I wasn’t the best student. Teachers would probably point out how bright they thought I was, but they would also probably point out that I was wasted potential. Some people would probably agree with that statement still today. Maybe they are right. Maybe not. But I understand it now, as a parent.
I worked hard to get into a good college, though it took me a couple of years to get back on the college track that I realistically was never on. I didn’t have any real goals. Then I was pregnant at 18 and my only goals became preventing my child to turn out like me. I was determined that he was going to be better. He watched me work hard every day at my hotel job. I know I worked a lot and it seemed I barely saw him. But he deserved the world and I wanted to give him everything. When I went back to school, I made sure he saw how hard I worked. I wanted him to have goals. I knew he was smart. But I didn’t want him to waste it like I did.
Things always came easy to him. When they didn’t, he became easily flustered. He was a perfectionist. I didn’t care about perfection; I cared that he did his best. I would never punish him for doing his best. If he needed help, I would make sure he got the help. He never needed it before but I would do anything to make sure he got what he needed.
Then, I saw him struggle with his homework. Homework in a subject he has always been fascinated in, despite never actually taking a course. He spent all the time he had on the assignment, and he kept getting one question wrong over and over again. He grew more frustrated. He began to get himself worked up. He snapped when I tried to help or told him to take a deep breath. He called himself “dumb”…
And it broke my heart. As adult as these kids think they are, they are just hormonal kids struggling and too afraid to ask for help. He knows he’s not dumb. I hope, anyways. I told him that he should ask his teacher for help. That was what he’s there for after all. He was determined to figure it out, even after the deadline that his homework was due. I saw him unravel and it just breaks my heart.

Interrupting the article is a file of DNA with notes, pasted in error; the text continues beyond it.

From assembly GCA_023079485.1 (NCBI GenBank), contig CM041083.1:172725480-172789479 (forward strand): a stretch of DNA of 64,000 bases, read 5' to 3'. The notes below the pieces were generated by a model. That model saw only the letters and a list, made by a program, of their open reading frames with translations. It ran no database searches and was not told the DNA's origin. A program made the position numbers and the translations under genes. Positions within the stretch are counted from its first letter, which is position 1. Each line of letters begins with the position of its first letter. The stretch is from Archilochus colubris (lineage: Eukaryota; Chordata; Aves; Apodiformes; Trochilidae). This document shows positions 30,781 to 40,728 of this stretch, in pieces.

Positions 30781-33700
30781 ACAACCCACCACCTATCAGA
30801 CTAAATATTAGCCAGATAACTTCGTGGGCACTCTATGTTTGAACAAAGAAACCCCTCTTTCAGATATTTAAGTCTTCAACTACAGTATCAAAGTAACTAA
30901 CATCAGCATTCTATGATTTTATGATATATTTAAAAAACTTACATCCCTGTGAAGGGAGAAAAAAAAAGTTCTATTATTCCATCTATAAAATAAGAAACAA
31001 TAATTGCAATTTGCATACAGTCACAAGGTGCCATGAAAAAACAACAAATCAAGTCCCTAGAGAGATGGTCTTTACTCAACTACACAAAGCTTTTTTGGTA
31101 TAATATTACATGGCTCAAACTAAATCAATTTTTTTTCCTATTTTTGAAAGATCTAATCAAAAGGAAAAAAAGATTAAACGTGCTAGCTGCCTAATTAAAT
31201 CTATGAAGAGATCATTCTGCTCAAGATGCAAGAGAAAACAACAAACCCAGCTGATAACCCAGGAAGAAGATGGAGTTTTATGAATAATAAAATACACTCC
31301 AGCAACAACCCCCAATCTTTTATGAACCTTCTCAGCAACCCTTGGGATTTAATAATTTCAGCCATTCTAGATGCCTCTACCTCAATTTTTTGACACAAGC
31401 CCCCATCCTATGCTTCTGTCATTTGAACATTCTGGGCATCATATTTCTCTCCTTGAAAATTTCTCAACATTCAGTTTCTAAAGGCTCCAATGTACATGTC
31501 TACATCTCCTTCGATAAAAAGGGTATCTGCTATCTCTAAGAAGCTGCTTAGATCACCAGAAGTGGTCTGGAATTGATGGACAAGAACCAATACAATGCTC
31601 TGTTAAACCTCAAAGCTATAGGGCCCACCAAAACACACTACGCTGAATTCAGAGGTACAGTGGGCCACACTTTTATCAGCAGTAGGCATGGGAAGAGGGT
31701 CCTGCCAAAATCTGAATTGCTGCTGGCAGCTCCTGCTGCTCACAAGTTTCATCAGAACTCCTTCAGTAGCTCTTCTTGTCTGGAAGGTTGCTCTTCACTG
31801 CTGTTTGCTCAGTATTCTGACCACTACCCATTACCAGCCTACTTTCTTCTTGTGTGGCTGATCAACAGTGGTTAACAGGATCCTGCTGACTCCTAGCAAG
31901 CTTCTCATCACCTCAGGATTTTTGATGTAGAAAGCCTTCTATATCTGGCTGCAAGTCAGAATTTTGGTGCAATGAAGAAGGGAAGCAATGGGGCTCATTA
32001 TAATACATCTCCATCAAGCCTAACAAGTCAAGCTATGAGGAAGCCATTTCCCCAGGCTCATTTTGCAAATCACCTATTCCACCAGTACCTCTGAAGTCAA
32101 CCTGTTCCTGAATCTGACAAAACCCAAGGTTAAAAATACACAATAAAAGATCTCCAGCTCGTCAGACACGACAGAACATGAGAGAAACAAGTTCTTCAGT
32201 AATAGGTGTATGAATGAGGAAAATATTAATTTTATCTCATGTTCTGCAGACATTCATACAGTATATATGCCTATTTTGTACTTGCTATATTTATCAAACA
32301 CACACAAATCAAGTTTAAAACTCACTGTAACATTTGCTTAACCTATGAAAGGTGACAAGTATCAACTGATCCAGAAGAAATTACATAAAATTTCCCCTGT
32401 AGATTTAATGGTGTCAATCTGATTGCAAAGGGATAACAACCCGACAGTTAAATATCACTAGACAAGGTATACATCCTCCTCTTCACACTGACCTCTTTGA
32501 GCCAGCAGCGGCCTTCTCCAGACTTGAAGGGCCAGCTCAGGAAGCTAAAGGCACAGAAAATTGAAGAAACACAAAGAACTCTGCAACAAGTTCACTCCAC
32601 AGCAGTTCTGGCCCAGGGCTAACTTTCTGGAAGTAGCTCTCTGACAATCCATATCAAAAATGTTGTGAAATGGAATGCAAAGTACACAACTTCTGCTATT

Junior year isn’t for the faint of heart. This is when things get real. The classes get harder. The expectations are raised. They have the added stresses of SATs and college fairs, driving school, the acknowledgement that adulthood is sneaking up on them. It isn’t easy for the parents, but it’s even harder for the kids. I’m hoping that we both make it out in one piece. But I’m worried that if he cracks this much now, it’s only going to get worse. And I only have myself to blame for that.
I see so much of myself in him. There was a time where I worked hard in middle school until I realized that I was a nothing that was getting bullied relentlessly. When you see your homework get tossed out a window and no one cares, you start to not care too. It’s easier to fail when you detach yourself than to fail when you tried so hard. But when you put everything you have into something and fall short, it’s hard. It’s how you deal with this failure that can determine your success in life. You can get flustered, but as long as you keep trying to succeed, that’s what matters. But sometimes, admitting defeat and asking for help is what the strongest person will do. This help could be exactly what you need to get to that next level. By getting stuck on the basics, you won’t have the building blocks that you need to stay on track.
I hope this was just a moment of being tired. That he burned the candle at both ends and needs to realize that you can’t do it all. Maybe now that driving school is done, he can refocus. But what happens when swimming starts? It’s hard to teach balance when you struggle with balance yourself. I hope this is a passing phase. I hope he realizes that life will get harder and that taking it too sensitively will only make things harder. That you have to accept that you aren’t a natural at everything just because it has been so easy so far. But most of all, I hope he realizes that he is loved and supported and that we are so very proud.